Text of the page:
Creating Web Services and Web Clients in Caché
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Contents

Preface : 
 
 
Chapter 1: 
 
  • 1.1 Introduction to Caché Web Services
  • 1.1.1 Creating Caché Web Services
  • 1.1.2 Web Service as Part of a Web Application
  • 1.1.3 The WSDL
  • 1.1.4 Web Service Architecture
  • 1.2 Introduction to Caché Web Clients
  • 1.2.1 Creating Caché Web Clients
  • 1.2.2 Web Client Architecture
  • 1.3 Additional Features
  • 1.4 Standards Supported in Caché
  • 1.4.1 Basic Standards
  • 1.4.2 WSDL Support in Caché
  • 1.5 Key Points about the SAX Parser
  • Chapter 2: 
     
  • 2.1 Overview of Caché Web Services
  • 2.2 Basic Requirements
  • 2.2.1 Input and Output Objects That Do Not Need %XML.Adaptor
  • 2.2.2 Using Result Sets as Input or Output
  • 2.3 Simple Example
  • 2.4 Creating a Web Service
  • 2.4.1 Using the Web Service Wizard
  • 2.4.2 Using the SOAP Wizard with an Existing WSDL
  • 2.4.3 Subclassing an Existing Caché Web Service
  • 2.5 Specifying Parameters of the Web Service
  • 2.6 About the Catalog and Test Pages
  • 2.6.1 Access to These Pages
  • 2.6.2 Notes on These Pages
  • 2.7 Viewing the WSDL
  • 2.7.1 Viewing the WSDL
  • 2.7.2 Generating the WSDL
  • 2.7.3 Suppressing Internal Web Methods from the WSDL
  • Chapter 3: 
     
  • 3.1 Overview
  • 3.1.1 Binding Style
  • 3.1.2 Encoding Format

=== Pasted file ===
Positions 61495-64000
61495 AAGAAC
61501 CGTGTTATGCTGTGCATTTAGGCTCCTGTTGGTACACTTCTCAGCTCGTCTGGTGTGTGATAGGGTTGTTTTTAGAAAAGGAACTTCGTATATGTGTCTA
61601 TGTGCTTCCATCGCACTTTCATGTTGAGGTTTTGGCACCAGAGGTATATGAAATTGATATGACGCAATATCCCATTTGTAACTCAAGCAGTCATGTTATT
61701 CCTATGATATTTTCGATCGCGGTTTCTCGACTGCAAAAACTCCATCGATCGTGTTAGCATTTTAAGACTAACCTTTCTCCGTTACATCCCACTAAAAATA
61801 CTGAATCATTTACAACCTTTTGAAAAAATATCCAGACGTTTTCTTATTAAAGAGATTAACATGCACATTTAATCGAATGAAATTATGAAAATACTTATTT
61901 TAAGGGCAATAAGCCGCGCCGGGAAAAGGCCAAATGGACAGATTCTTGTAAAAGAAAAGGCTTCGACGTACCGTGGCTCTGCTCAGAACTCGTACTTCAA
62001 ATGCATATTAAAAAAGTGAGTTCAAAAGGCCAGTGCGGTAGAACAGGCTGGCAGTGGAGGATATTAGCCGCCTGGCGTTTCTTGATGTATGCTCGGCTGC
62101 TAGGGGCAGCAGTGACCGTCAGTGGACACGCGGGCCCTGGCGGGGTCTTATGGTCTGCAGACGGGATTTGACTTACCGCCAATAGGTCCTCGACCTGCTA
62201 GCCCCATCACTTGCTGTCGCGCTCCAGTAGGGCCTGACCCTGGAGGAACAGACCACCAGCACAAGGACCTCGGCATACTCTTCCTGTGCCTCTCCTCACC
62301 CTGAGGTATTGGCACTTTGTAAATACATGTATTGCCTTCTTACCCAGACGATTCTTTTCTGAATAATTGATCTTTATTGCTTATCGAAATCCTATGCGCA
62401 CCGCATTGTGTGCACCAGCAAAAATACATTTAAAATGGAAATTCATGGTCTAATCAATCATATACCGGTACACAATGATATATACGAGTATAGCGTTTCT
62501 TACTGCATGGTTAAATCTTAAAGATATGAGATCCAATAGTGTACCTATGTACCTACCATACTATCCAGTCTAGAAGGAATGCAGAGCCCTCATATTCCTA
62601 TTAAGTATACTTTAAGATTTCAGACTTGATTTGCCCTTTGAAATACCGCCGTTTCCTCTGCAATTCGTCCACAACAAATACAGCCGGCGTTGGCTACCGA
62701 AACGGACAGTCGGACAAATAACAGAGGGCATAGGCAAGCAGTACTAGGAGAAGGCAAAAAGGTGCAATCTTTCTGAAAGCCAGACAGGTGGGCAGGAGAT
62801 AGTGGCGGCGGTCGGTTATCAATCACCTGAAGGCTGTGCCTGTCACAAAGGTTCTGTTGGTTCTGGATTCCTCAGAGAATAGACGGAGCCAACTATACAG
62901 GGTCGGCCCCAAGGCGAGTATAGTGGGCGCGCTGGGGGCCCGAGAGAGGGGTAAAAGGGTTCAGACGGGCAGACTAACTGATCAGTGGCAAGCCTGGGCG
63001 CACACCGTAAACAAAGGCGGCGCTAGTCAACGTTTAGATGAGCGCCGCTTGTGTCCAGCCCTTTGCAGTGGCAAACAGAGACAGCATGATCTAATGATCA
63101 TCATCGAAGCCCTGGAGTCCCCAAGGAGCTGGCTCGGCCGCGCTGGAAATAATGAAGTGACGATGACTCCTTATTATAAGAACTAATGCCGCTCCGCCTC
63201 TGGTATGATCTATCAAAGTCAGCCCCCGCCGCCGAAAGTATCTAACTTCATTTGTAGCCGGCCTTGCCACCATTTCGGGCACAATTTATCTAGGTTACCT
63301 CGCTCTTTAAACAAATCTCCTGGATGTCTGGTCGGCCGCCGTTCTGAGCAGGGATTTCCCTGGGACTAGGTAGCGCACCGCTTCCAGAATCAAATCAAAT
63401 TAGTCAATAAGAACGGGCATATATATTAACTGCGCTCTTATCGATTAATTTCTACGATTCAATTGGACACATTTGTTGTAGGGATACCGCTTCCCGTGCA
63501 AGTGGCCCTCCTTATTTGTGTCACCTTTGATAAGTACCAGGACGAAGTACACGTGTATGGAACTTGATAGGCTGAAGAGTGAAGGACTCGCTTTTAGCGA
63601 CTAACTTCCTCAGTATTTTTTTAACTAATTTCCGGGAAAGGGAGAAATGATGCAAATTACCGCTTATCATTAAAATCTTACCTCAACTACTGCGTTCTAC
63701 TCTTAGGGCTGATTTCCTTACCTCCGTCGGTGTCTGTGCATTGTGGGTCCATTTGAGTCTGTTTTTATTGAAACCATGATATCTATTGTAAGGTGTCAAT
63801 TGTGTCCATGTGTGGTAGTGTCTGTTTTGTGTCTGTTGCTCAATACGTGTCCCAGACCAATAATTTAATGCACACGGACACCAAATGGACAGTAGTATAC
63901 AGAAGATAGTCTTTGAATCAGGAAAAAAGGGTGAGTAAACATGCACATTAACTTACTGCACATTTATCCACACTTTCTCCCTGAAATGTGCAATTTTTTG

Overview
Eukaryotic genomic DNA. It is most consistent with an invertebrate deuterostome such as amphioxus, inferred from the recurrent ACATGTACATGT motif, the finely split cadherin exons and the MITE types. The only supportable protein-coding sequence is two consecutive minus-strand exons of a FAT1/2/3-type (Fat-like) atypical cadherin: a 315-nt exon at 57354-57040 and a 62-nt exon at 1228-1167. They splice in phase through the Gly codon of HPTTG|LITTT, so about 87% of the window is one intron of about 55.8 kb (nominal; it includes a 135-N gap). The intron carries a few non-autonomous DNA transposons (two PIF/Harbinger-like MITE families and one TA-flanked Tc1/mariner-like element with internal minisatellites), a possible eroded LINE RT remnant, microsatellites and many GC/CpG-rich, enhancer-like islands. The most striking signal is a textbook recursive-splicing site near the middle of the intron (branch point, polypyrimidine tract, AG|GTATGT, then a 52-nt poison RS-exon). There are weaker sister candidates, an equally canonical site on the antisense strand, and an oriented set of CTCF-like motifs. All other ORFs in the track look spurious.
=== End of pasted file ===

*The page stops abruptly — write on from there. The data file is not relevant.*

• 3.2 How Message Variation Is Determined
  • 3.3 Examples of Message Variations
  • 3.3.1 Wrapped Document/Literal
  • 3.3.2 Message/Unwrapped Document/Literal
  • 3.3.3 RPC/Encoded
  • 3.3.4 RPC/Literal
  • Chapter 4: 
     
  • 4.1 Overview of the SOAP Wizard
  • 4.2 Using the SOAP Wizard
  • 4.3 Generating the Client Classes Programmatically
  • 4.4 Modifying the Generated Client Classes
  • 4.4.1 Adjusting the Generated Classes for Long Strings
  • 4.4.2 Other Adjustments
  • 4.5 Using the Generated Web Client Classes
  • 4.5.1 Example 1: Using the Client That Uses Wrapped Messages
  • 4.5.2 Example 2: Using the Client That Uses Unwrapped Messages
  • 4.6 Adjusting Properties of a Web Client Instance
  • 4.6.1 Changing the Endpoint for the Web Client
  • 4.6.2 Configuring the Client to Use SSL
  • 4.6.3 Specifying the SOAP Version
  • 4.6.4 Other Adjustments
  • 4.7 Using the HTTP Response
  • Chapter 5: 
     
  • 5.1 Default Fault Handling in a Web Service
  • 5.2 Returning Custom SOAP Faults in a Caché Web Service
  • 5.2.1 Methods to Create Faults
  • 5.2.2 Macros for SOAP Fault Codes
  • 5.3 Creating a Fault Object Manually
  • 5.3.1 SOAP 1.1 Faults
  • 5.3.2 SOAP 1.2 Faults
  • 5.4 Adding WS-Addressing Header Elements When Faults Occur
  • 5.5 Adding Other Header Elements When Faults Occur
  • 5.6 Handling SOAP Faults and Other Errors in a Caché Web Client
  • 5.6.1 Example 1: Try-Catch
  • 5.6.2 Example 2: $ZTRAP
  • 5.6.3 SSL Handshake Errors
  • Chapter 6: 
     
  • 6.1 Attachments and SOAP Message Packaging
  • 6.1.1 SOAP Messages with All-Inline Parts (Default)
  • 6.1.2 SOAP Messages with MTOM Packaging
  • 6.1.3 SOAP with Attachments
  • 6.2 Default Behavior of Caché Web Services and Web Clients